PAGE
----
By Joel Warner
By Michael Roberts
By Alan Prendergast
By Michael Roberts
By Michael Roberts
By Amber Taufen
By Patricia Calhoun
By William Breathes
The police found him there, still calling out for help and bleeding profusely. He passed out as they put him in the ambulance.
The doctors kept him out for days. When he came to, everything was dark. He could feel himself hooked up to a maze of tubes. His head was wrapped in bandages. Two Englewood detectives came into the room and talked to him.
"They were trying to tell me something, but they didn't want to say it," Spitz recalls. "Finally, I asked them about my mom, and they told me she didn't live. I asked them what happened, and they told me that they believed my wife did it."
Spitz took the news like a punch in the face. He turned on them with furious indignation. His wife? His Teresa? Were they crazy?
The detectives seemed sure of their facts. She'd turned herself in, they said.
He couldn't believe it. He lay there, slipping in and out of consciousness, trying to comprehend it. That, and the other impossible news that seeped into his hospital room over the next few days. They were going to do reconstructive surgery on his face, but the damage to his optic nerve and to his upper respiratory system could not be repaired. He was blind now and breathed through a tracheotomy tube.
Lying in the darkness, he replayed the events of the past few years over and over again in his mind. He'd thought his life, and particularly his relationship with Teresa, had been going so well — charmed, really. What had he missed? What was the evil he had failed to see, so monstrous that it had cost his sight and his mother's life?
Born in Michigan but raised in New Hampshire and elsewhere, Spitz had been a university brat, moving from one college town to another. His father was a political science professor, but Peter had no such leanings. He cut short his high-school education and joined the U.S. Marines. He served four years, and then, in 1983, went into the reserves as a recruiter.
Another recruiter, a drinking buddy named Harry, had married a woman who had children from a previous marriage. Spitz liked Harry's stepkids. The ten-year-old, Teresa, was quiet and obedient, bright and funny. Spitz didn't particularly like the way Harry treated her — as he saw it, Harry was a bit of a bully — but it wasn't his place to interfere.
He and Harry drifted apart. Spitz's own first marriage, which produced three children, fell apart. He became a long-haul trucker. One day in 1997, he dropped in on his old pal in Kansas. He hadn't seen the family for several years. Teresa was a completely different person from the kid he knew years ago. She was now eighteen — and gorgeous.
Spitz was 36, divorced for ten years — and lonely.
"We just clicked," he says now. "She had a great sense of humor. She was beautiful, intelligent and outgoing."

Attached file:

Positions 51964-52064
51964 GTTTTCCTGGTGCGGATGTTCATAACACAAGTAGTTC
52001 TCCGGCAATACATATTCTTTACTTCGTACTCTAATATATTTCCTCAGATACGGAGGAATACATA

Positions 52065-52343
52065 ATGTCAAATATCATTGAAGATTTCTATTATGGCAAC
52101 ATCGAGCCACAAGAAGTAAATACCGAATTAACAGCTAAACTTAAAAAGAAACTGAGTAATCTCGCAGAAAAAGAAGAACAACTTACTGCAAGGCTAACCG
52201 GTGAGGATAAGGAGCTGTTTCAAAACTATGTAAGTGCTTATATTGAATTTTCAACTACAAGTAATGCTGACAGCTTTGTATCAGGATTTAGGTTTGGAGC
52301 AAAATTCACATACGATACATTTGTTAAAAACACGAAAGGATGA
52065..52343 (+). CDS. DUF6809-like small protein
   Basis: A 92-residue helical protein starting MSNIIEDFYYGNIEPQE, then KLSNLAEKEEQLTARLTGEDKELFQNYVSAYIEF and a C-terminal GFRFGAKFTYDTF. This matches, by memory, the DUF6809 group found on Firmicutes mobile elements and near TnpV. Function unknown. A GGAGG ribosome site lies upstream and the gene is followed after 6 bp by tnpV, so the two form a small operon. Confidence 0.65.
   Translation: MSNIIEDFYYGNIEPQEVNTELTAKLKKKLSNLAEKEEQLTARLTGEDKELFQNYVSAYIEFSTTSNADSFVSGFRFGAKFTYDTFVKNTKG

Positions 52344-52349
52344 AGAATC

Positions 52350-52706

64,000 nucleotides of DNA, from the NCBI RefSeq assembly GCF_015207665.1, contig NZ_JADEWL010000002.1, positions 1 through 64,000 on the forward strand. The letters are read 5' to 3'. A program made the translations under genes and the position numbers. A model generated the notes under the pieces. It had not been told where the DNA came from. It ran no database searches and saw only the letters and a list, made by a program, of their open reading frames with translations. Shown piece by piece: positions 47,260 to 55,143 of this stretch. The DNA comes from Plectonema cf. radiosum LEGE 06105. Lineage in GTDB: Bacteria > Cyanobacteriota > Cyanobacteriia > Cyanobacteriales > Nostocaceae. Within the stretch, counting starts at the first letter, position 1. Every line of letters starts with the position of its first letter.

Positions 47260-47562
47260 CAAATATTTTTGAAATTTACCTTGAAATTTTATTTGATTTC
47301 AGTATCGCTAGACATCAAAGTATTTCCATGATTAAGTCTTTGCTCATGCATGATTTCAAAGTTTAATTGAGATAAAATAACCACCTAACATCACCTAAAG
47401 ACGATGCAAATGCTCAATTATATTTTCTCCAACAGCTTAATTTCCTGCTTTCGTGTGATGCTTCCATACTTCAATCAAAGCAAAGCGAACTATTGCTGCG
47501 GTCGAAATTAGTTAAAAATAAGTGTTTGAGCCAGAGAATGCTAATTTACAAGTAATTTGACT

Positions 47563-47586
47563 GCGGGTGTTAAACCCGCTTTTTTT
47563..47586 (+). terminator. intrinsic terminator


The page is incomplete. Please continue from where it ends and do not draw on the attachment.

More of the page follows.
They had their first date a year later. Teresa had been out of high school for a year and was headed for community college in Wichita. Peter soon rented a duplex with her. Members of both families were scandalized, with all the usual remarks about robbing the cradle. Some people thought Peter was intent on rescuing her from callous boyfriends who used and mistreated her.
"There was a lot of opposition," Spitz admits. "People just didn't know us. I think she was looking for someone she could trust, a confidant. I had a great deal of respect for her, and I was madly in love with her — the typical crazy guy in love."
They got engaged. Teresa went to truck-driving school. They began driving together, just them and two Siamese cats and the open road. They made good money and soon had their own factory-spec truck.
His trucker pals considered him to be the luckiest slob in the world. His girl was not only young but sharp, and a real sweetheart, too — the kind of person who handed out change and bottles of water to the homeless stiffs clutching cardboard signs on sun-baked street corners. She could, his friends said, really light up a room.
They were married at the Brown Palace on August 5, 2000. "It was a picture-perfect wedding," recalls John Hunter, the best man. "They seemed to be a good fit, and Peter's mother seemed happy for them both."
The plan was to drive a few more years, but then Teresa got pregnant and Mariko Shida's health took a bad turn. It was at his wife's insistence, he says, that they moved to Englewood to take care of his mother: "They got along famously. Teresa even said, 'I love your mom more than I love my mom.'"
True, the move had its stressful side. New baby, new jobs, tight finances. But the situation had been getting better in recent months; Spitz didn't consider their short-term problems to be a big issue at all.
Yet the more he thought about it, the more he came to realize that Teresa, at least, didn't see herself the way others did. She had been an A student, a high achiever at everything she took on, but she seemed to lack confidence in herself — as a lover, a wife, a mother. He could never understand why someone so smart and attractive would have such lousy self-esteem, but she did. When he first started dating her, she seemed to be under the impression that she had to sleep with guys in order for them to like her.